But as many as 84% of these individuals aren’t aware of their condition. Left untreated, prediabetes may easily develop into type 2 diabetes mellitus, costing billions each year in diagnostic, treatment, and lost productivity costs.
Currently, the U.S. Preventative Services Task Force (USPSTF) recommends screening all asymptomatic, overweight or obese adults aged 35 to 70 for prediabetes and type 2 diabetes. Additionally, adults with abnormal glucose values should be immediately referred to intensive behavioral health counseling to help stop disease progression.3
Using clinical data from two healthcare systems, the authors of a new study in the Journal for Healthcare Quality sought to measure adherence to USPSTF guidelines. They hope the information gathered in the study serves as a foundation for future research that helps improve fidelity to evidence-based practices for prediabetes.
Participating clinics and patient populations
Data for the study was collected from two healthcare systems: the first was a community-based, nonprofit, integrated healthcare delivery system providing more than half of all healthcare services in one state. The second was an academic healthcare system with affiliated health plan and community-based outpatient clinics in the same state. In total, these two systems deliver 85% of all healthcare in the state.
The study authors collected data from anyone age 18 or older who received care from either healthcare system between 2016 and 2018. Eligible study participants were between the age of 40 and 70 with a body mass index (BMI) of greater than or equal to 25 kg/m2. Additionally, each participant had at least one outpatient encounter during the study period.
Prediabetes screening was defined as a person having at least one screening test, either a HbA1C or fasting plasma glucose, during the study period. Participation in an intensive behavioral counseling program was defined by those who engaged in a CDC-recognized diabetes prevention program, generally accepted as the most universal form of intensive behavioral counseling in America.
Study results show room for improvement
In total, the study included information gathered from 581,900 patients who were identified as having an outpatient encounter during the study period. 79.4% of these individuals were served at the community-based healthcare system, while 20.6% were cared for at the academic healthcare system. Of this patient population, 31.5% were eligible for diabetes screening and 7.7% had confirmed prediabetes.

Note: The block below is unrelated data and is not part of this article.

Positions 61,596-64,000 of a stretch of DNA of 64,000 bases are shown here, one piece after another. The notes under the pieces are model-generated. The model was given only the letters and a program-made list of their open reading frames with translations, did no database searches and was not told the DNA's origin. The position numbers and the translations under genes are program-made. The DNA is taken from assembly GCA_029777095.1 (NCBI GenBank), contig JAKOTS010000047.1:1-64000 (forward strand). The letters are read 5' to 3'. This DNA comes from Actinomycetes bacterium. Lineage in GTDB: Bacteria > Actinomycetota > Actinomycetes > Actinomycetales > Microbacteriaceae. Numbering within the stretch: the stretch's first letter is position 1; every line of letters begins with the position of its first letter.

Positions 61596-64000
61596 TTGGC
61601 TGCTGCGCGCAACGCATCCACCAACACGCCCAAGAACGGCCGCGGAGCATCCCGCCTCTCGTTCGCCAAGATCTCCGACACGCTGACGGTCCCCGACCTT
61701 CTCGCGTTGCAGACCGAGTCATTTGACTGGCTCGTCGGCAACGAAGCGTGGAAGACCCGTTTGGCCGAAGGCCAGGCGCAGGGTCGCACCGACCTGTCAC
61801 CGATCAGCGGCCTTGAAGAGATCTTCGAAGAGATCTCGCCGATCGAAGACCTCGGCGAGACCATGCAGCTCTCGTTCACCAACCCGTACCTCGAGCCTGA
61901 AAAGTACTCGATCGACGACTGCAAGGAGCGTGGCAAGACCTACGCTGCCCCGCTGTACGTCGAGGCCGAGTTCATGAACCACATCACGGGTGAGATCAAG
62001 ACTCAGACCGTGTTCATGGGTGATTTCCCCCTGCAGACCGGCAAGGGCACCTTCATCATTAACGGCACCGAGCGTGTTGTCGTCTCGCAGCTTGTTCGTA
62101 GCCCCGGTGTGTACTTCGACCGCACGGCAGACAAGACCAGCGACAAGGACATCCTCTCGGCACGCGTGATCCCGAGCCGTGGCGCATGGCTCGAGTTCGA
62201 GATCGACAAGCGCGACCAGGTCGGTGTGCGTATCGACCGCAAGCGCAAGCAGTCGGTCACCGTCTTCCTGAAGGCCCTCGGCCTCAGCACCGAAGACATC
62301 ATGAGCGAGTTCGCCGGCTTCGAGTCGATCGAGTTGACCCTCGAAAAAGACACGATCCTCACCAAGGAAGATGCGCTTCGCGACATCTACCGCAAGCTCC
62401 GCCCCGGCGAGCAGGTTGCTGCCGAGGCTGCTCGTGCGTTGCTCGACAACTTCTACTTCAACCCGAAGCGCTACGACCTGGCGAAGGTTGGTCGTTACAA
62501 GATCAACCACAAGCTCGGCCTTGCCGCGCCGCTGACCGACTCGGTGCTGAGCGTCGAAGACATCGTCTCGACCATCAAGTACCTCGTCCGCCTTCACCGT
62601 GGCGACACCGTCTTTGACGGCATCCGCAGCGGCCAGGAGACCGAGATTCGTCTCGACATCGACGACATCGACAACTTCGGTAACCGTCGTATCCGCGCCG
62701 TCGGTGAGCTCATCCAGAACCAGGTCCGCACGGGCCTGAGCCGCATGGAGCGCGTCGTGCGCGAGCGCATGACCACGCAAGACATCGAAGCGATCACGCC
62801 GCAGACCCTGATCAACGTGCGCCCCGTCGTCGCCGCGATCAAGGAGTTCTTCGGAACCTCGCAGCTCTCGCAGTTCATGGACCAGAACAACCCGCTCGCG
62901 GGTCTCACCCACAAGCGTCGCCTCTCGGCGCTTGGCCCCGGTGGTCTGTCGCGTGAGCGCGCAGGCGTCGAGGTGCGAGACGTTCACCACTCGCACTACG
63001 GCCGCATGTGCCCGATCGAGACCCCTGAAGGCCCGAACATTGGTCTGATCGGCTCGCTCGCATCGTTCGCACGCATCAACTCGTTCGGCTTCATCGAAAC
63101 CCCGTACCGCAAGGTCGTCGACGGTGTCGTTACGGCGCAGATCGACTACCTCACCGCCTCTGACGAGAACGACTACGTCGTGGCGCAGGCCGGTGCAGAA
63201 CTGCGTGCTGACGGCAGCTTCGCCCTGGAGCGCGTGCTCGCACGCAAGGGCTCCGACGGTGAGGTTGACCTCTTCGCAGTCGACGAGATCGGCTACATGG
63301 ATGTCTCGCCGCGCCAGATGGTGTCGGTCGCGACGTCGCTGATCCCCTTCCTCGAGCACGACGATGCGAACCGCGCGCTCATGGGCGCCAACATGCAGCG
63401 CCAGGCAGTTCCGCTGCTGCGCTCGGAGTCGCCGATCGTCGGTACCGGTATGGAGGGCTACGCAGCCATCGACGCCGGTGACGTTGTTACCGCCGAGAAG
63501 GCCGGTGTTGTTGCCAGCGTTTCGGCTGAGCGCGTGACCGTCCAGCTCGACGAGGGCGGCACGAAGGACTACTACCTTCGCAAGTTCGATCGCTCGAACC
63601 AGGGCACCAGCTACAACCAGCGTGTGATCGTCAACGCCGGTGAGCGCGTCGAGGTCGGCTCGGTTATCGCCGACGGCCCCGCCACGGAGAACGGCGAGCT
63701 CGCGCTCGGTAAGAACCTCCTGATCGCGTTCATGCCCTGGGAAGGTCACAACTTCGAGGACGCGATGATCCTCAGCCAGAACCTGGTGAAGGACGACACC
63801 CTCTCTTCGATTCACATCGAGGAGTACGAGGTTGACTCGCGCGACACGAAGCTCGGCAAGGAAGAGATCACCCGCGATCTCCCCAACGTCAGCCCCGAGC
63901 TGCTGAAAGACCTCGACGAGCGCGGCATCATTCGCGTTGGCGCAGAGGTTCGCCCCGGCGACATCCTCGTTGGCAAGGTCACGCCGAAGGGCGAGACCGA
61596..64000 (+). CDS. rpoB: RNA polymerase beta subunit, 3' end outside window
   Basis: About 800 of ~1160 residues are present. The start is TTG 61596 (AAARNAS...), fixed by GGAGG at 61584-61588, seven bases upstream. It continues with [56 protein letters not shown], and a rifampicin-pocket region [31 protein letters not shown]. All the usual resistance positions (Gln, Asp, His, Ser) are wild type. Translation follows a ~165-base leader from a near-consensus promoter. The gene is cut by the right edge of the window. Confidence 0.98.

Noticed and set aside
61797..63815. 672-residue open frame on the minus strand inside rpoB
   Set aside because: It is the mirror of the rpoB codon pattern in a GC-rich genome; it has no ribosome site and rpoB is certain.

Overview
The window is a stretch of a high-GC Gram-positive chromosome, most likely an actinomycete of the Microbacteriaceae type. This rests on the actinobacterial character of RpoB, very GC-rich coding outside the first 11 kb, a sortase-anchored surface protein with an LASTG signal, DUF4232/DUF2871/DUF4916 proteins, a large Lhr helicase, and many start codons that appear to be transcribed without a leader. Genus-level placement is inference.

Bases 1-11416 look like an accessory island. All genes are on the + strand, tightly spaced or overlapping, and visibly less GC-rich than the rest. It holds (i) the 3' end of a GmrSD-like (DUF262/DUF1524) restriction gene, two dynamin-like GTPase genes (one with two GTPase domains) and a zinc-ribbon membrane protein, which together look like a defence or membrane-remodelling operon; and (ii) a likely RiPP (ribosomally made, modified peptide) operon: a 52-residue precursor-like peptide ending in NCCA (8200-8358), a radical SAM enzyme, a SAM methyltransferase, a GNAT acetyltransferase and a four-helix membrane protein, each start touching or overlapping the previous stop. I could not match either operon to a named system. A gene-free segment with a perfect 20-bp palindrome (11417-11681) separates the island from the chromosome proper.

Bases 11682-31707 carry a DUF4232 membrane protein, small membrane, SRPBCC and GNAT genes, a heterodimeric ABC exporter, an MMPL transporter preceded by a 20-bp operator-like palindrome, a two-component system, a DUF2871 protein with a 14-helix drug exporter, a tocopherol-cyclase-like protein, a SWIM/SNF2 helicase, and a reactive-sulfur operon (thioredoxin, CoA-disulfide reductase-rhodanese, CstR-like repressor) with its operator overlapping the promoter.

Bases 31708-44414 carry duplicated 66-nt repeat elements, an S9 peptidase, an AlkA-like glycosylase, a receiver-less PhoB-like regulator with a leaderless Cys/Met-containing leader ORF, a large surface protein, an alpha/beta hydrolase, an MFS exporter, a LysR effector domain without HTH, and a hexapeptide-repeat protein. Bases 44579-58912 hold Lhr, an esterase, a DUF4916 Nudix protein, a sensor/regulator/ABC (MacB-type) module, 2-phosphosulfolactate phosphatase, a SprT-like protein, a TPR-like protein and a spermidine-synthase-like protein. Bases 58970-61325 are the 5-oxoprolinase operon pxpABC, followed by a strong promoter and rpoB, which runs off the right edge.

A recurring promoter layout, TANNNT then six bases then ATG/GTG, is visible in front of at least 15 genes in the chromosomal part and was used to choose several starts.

According to the data, the median percentage of patients who received diabetes screening was only 45.7%. Only 0.52% with prediabetes participated in a CDC-recognized diabetes prevention program. However, when other community-based interventions were included, the median participation jumped to 12.7%.
The authors acknowledge that, since information from only two healthcare systems was included in this study, coding differences and other factors may influence data for screening and participation in diabetes prevention program services. For example, there was no measure of any patient’s readiness to engage in prediabetes screening or intervention, or whether insurance would cover either.
While participation rates for CDC-recognized diabetes prevention programs was very low, the authors note that rates were higher in clinics that also offered less intensive, evidence-based prediabetes interventions. This may suggest that patients prefer less intense interventions, which could, in turn, be used to gradually guide patients to higher-intensity programs.
As less than half of the study participants were screened for prediabetes, and most did not participate in any behavioral counseling, it appears as though the two healthcare systems in question have not met USPSTF guidelines. The authors suggest that systemic implementation strategies be developed to help improve screening and participation in interventions designed to reverse prediabetes trends.